Oxford Professor and Christian apologist John Lennox presents the case that “Saving America’s Future” can only be done by tending first to the soul of the nation
John Lennox of Oxford University has doctorates in mathematics, science, and philosophy, and has contributed extensively to the fields of pure mathematics and the history of science. He is currently Professor of Mathematics at the University of Oxford.
All very impressive, to say the least, but his deepest passion is for Christian apologetics. Recently, he crossed the ocean to present a lecture at the Fixed-Point Foundation, an apologetic powerhouse in Birmingham, Alabama headed by fellow Evangelical apologist Larry Taunton. The theme of the presentation was “Saving America’s Future.”
Everyone acknowledges that the future of America—and Europe—looks dark. Political vulgarity and corruption. The destruction of the family and the destruction of our culture by addiction. The purposeful shedding of innocent blood with abortion and the celebration of every sexual distortion. The threat of economic collapse through greed and malfeasance, and the threat of political collapse through radical Islam. And in all of this, increasing hostility of the secular state against Christians.
We look for political solutions, Lennox notes, as if getting just the right political leaders could save us from impending darkness. Not so, warns Lennox, as important as getting good people in those positions might be.
There is only one solution. Not the top-down solution of the state, but the bottom-up solution of evangelization, one soul at a time. Salvation comes from God and a life lived faithfully in the power of the resurrected Christ, not the state–not Leviathan.
Professor Lennox acknowledges the fears many Christians have. We might feel that we live in times that present us with what seem to be unprecedented difficulties, ones that only the machinery of a large political state could ameliorate—problems that only a Ceasar could face effectively.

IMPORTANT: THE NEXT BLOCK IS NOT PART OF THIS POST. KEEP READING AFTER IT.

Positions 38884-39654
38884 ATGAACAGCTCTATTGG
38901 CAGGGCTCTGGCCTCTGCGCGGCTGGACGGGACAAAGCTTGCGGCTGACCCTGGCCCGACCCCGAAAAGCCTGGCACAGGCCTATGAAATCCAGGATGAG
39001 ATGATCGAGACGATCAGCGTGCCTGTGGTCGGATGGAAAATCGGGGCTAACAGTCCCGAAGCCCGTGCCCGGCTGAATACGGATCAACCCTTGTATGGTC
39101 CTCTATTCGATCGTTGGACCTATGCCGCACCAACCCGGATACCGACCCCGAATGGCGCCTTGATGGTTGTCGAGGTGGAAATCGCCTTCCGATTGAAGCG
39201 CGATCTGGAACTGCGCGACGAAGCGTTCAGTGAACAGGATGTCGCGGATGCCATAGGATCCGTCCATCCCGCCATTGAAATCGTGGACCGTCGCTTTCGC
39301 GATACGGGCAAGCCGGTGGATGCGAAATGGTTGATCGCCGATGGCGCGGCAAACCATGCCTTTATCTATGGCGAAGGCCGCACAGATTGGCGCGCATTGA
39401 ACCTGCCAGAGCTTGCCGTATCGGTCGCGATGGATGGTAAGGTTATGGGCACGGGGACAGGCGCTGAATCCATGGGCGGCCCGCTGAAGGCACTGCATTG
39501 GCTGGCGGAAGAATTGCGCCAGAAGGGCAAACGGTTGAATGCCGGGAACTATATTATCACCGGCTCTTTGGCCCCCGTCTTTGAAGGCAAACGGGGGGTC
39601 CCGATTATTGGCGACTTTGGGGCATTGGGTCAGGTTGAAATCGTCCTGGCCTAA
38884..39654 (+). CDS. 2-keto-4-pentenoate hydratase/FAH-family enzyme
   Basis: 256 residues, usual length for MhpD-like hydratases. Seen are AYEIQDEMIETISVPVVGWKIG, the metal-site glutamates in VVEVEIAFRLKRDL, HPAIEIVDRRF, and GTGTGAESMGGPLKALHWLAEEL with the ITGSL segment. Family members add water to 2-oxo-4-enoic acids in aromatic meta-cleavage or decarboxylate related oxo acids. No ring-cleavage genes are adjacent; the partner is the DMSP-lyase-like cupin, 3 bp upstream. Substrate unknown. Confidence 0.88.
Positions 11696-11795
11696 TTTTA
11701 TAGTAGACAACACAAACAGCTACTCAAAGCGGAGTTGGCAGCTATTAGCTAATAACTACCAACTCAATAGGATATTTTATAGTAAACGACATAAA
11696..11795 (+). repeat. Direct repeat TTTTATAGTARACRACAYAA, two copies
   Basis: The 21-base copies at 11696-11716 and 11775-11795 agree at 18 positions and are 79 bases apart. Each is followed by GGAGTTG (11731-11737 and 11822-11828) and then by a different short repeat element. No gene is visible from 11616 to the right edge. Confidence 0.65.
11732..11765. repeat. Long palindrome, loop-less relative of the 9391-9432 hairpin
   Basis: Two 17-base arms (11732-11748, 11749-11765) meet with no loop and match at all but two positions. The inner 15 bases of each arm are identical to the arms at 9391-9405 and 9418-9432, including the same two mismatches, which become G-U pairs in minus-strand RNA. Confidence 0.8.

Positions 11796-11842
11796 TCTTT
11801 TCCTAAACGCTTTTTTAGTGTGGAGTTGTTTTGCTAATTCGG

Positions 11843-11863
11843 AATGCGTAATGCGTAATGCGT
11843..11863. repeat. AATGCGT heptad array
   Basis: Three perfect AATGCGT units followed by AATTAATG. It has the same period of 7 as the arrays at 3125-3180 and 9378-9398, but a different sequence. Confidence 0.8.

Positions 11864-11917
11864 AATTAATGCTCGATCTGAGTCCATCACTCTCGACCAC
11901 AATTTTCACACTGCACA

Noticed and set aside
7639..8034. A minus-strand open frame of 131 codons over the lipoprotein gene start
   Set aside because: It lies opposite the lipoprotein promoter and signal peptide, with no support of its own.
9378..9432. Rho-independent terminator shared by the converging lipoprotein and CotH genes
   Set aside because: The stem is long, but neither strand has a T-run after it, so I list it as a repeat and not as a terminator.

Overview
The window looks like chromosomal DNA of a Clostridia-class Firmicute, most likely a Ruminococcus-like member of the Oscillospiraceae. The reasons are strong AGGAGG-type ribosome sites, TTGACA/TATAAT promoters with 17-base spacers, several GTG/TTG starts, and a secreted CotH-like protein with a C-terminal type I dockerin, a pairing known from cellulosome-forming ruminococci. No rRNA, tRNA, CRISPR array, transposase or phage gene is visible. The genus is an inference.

But for Christians, he asserts, there is most certainly great hope, if we know our own history, hope from Christ not Caesar. Christianity was born into darkness, Lennox reminds us. If you think our present leaders are lamentably corrupt and our present secular state hostile to Christians, imagine living under the Roman pagan emperors Caligula or Nero as the first Christians did. That same pagan empire fed Christians to wild beasts, burned them alive, and hunted them down like animals. There was no notion of the innate dignity of every human being, or basis for ordering sexual behavior beyond purely human appetite.
The Christian response was not to turn to the pagan state for salvation, but to proclaim salvation to the pagans, as living witnesses of the startling Reality of the power and presence of the risen Christ. And that, Lennox asserts, is the only effective response on our part to a strikingly similar darkened moral and political landscape two millennia later.
So we should not despair, consoles Lennox. God has dealt with bigger issues and far darker times before. We have every good reason to hope if we act on our Christian faith, spreading the light publicly rather than letting secularism cover that light by driving Christians under private cover.